id = Column(Integer, primary_key=True)
    name = Column('name', String(100), nullable=False)
    cik = Column('cik', String(10))
    description = Column('description', String(2000))
    company_url = Column('company_url', String(100))
    sic = Column('sic', String(4))
    employees = Column('employees', Integer)
    sector = Column('sector', String(200))
    industry_category = Column('industry_category', String(200))
    industry_group = Column('industry_group', String(200))
    security_id = Column(Integer, ForeignKey('security.id',
                                    onupdate="CASCADE",
                                    ondelete="CASCADE"),
                                    nullable=False)
    security = relationship('Security')

With the database tables defined, we can now tell SQLAlchemy to create our database. You can run create_psql_database.py or run the code from the Python REPL, which is just a fancy way of saying the Python command line.

from sqlalchemy import MetaData
from sqlalchemy.orm import sessionmaker
from setup_psql_environment import get_database
from sqlalchemy.ext.declarative import declarative_base

import models

# Setup environment and create a session
db = get_database()
Session = sessionmaker(bind=db)
meta = MetaData(bind=db)
session = Session()

# Create database from SQLAlchemy models
models.Base.metadata.create_all(db)

Creating the Database Using SQL

If you’re not interested in using SQLAlchemy, you can create the tables using SQL and change out the names where applicable.

-- Table: public.exchange
-- DROP TABLE public.exchange;

CREATE TABLE public.exchange
(
    id integer NOT NULL DEFAULT nextval('exchange_id_seq'::regclass),
    mic character varying(10) COLLATE pg_catalog."default" NOT NULL,
    acronym character varying(20) COLLATE pg_catalog."default",
    name character varying(200) COLLATE pg_catalog."default" NOT NULL,
    CONSTRAINT exchange_pkey PRIMARY KEY (id),
    CONSTRAINT exchange_mic_key UNIQUE (mic)

)
WITH (
    OIDS = FALSE
)
TABLESPACE pg_default;

ALTER TABLE public.exchange
    OWNER to username;


-- Table: public.security
-- DROP TABLE public.security;

CREATE TABLE public.security
(
    id integer NOT NULL DEFAULT nextval('security_id_seq'::regclass),
    id_intrinio character varying(10) COLLATE pg_catalog."default" NOT NULL,
    code character varying(3) COLLATE pg_catalog."default" NOT NULL,
    currency character varying(3) COLLATE pg_catalog."default" NOT NULL,
    ticker character varying(12) COLLATE pg_catalog."default" NOT NULL,
    name character varying(200) COLLATE pg_catalog."default" NOT NULL,
    figi character varying(12) COLLATE pg_catalog."default",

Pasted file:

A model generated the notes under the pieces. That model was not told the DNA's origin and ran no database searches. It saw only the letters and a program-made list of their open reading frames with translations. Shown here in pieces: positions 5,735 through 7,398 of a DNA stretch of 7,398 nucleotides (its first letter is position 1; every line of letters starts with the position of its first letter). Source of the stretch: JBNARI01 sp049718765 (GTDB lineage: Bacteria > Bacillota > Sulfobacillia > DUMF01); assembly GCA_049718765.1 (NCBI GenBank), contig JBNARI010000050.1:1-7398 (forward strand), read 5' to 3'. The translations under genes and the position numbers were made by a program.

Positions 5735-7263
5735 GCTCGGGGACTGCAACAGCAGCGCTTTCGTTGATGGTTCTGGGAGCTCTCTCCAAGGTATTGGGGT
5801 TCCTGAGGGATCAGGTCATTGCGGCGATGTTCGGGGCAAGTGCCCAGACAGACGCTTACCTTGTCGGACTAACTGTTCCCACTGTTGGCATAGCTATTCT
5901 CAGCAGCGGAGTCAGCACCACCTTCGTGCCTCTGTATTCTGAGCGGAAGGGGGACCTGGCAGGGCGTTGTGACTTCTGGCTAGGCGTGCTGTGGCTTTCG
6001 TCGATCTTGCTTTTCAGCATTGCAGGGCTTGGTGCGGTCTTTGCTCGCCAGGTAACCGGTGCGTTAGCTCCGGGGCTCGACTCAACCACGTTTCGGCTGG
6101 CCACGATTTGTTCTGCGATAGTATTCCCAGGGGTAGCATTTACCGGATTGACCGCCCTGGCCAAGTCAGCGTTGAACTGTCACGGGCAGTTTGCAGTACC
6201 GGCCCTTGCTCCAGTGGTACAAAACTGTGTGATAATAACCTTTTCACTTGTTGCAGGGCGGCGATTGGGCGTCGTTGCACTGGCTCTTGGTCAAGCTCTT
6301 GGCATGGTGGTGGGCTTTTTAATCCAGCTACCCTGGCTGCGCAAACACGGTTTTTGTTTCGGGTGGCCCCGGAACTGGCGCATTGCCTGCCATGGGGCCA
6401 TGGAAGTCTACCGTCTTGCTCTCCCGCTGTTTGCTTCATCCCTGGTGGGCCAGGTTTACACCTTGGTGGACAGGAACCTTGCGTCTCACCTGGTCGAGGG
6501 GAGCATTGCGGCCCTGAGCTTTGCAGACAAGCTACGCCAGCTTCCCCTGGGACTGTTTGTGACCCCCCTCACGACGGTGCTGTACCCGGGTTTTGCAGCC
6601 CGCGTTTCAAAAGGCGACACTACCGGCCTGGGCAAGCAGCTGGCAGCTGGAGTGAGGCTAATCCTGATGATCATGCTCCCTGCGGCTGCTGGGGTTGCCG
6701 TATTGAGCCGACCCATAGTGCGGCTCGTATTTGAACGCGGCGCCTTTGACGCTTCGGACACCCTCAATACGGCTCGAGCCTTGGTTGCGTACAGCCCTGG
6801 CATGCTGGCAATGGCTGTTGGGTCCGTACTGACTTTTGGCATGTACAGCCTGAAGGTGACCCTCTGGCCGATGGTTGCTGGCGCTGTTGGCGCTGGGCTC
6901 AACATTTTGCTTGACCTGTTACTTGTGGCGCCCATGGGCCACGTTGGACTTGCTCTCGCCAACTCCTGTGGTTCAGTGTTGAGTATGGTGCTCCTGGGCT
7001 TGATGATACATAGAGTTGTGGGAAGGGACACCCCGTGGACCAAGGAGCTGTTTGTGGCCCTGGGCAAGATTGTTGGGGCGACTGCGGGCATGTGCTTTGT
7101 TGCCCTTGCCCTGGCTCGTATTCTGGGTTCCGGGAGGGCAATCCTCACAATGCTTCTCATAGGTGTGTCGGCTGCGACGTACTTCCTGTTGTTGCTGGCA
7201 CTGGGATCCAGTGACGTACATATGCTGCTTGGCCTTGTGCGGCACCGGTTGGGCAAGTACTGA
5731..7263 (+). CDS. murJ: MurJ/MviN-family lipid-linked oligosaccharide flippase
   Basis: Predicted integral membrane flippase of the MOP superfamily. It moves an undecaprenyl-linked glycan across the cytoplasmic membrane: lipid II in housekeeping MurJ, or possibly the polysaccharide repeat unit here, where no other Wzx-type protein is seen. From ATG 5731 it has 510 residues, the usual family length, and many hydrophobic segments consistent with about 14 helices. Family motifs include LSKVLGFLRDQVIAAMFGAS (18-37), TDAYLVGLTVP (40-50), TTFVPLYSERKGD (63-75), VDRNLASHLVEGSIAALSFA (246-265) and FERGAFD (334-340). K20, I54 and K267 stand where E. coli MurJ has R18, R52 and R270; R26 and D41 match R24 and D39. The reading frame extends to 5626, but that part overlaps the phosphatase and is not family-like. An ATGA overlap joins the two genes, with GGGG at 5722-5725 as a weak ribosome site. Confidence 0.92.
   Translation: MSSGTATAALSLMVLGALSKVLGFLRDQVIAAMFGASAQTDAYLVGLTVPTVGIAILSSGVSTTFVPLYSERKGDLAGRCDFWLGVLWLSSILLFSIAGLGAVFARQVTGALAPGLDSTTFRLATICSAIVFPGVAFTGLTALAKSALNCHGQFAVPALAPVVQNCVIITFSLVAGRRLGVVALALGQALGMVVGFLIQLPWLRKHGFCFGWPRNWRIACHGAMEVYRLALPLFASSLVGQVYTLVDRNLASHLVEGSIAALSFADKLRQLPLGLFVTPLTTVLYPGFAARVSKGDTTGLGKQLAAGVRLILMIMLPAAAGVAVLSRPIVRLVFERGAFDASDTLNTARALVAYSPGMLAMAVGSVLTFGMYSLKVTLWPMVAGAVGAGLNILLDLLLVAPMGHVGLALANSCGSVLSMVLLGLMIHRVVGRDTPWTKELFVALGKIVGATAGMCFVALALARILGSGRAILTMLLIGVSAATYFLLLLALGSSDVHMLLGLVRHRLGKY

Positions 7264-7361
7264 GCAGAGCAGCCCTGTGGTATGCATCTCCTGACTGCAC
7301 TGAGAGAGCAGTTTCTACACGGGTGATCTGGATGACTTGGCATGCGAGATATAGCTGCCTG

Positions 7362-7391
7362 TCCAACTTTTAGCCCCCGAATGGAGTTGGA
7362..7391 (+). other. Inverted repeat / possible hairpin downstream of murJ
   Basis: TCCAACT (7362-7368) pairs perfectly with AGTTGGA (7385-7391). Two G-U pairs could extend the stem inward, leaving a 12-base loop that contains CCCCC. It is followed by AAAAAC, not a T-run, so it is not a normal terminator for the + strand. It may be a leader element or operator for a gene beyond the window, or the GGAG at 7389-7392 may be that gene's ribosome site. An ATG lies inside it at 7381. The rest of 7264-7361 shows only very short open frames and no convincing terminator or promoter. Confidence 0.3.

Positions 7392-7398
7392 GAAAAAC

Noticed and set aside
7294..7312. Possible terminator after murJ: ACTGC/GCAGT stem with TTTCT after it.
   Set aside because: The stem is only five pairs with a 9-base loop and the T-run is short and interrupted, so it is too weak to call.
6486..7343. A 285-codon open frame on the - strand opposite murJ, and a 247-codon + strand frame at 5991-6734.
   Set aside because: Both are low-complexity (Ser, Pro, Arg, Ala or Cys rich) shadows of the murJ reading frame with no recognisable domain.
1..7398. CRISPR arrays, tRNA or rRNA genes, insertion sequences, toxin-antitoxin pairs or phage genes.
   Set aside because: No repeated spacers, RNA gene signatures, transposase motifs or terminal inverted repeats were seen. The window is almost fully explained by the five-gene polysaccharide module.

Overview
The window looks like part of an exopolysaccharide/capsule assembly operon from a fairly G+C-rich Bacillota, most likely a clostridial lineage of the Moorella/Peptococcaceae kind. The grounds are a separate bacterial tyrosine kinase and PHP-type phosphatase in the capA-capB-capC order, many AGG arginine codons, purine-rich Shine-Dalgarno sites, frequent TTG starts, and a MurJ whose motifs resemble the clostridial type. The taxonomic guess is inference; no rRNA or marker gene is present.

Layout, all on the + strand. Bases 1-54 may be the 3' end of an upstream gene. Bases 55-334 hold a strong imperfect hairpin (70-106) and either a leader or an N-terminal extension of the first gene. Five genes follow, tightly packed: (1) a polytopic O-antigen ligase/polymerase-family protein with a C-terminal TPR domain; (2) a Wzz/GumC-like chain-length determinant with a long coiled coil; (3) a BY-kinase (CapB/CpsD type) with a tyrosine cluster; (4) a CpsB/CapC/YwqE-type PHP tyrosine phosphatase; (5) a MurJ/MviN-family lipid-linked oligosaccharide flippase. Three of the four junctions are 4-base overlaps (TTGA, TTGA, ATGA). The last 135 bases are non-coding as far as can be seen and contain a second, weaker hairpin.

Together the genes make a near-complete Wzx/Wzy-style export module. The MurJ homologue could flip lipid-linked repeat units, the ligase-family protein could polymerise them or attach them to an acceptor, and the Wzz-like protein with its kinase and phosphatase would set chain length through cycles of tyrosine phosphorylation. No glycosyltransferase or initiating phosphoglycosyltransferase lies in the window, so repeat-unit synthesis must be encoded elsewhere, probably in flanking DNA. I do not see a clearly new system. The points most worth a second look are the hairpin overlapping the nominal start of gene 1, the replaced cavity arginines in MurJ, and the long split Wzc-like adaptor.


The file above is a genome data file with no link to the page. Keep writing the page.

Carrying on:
composite_figi character varying(12) COLLATE pg_catalog."default",
    share_class_figi character varying(12) COLLATE pg_catalog."default",
    exchange_id integer,
    has_invalid_data boolean,
    has_missing_company boolean,
    CONSTRAINT security_pkey PRIMARY KEY (id),
    CONSTRAINT security_id_intrinio_key UNIQUE (id_intrinio)
,
    CONSTRAINT security_exchange_id_fkey FOREIGN KEY (exchange_id)
        REFERENCES public.exchange (id) MATCH SIMPLE
        ON UPDATE CASCADE
        ON DELETE SET NULL
        NOT VALID
)
WITH (
    OIDS = FALSE
)
TABLESPACE pg_default;

ALTER TABLE public.security
    OWNER to username;


-- Table: public.security_price
-- DROP TABLE public.security_price;

CREATE TABLE public.security_price
(
    id integer NOT NULL DEFAULT nextval('security_price_id_seq'::regclass),
    date date NOT NULL,
    open double precision,
    high double precision,
    low double precision,
    close double precision,
    volume bigint,
    adj_open double precision,
    adj_high double precision,
    adj_low double precision,
    adj_close double precision,
    adj_volume bigint,
    intraperiod boolean NOT NULL,
    frequency pricefrequency NOT NULL,
    security_id integer NOT NULL,
    CONSTRAINT security_price_pkey PRIMARY KEY (id)
)
WITH (
    OIDS = FALSE
)
TABLESPACE pg_default;

ALTER TABLE public.security_price
    OWNER to username;


-- Table: public.stock_adjustment
-- DROP TABLE public.stock_adjustment;

CREATE TABLE public.stock_adjustment
(
    id integer NOT NULL DEFAULT nextval('stock_adjustment_id_seq'::regclass),
    date date NOT NULL,
    factor double precision NOT NULL,
    dividend double precision,
    split_ratio double precision,
    security_id integer NOT NULL,
    CONSTRAINT stock_adjustment_pkey PRIMARY KEY (id)
)
WITH (
    OIDS = FALSE
)
TABLESPACE pg_default;

ALTER TABLE public.stock_adjustment
    OWNER to username;


-- Table: public.company
-- DROP TABLE public.company;

CREATE TABLE public.company
(
    id integer NOT NULL DEFAULT nextval('company_id_seq'::regclass),
    name character varying(100) COLLATE pg_catalog."default" NOT NULL,
    cik character varying(10) COLLATE pg_catalog."default",
    description character varying(2000) COLLATE pg_catalog."default",
    company_url character varying(100) COLLATE pg_catalog."default",
    sic character varying(4) COLLATE pg_catalog."default",
    employees integer,
    sector character varying(200) COLLATE pg_catalog."default",
    industry_category character varying(200) COLLATE pg_catalog."default",
    industry_group character varying(200) COLLATE pg_catalog."default",
    security_id integer NOT NULL,
    CONSTRAINT company_pkey PRIMARY KEY (id)
)
WITH (
    OIDS = FALSE
)
TABLESPACE pg_default;

ALTER TABLE public.company
    OWNER to username;
leo

Leo Smigel

Based in Pittsburgh, Analyzing Alpha is a blog by Leo Smigel exploring what works in the markets.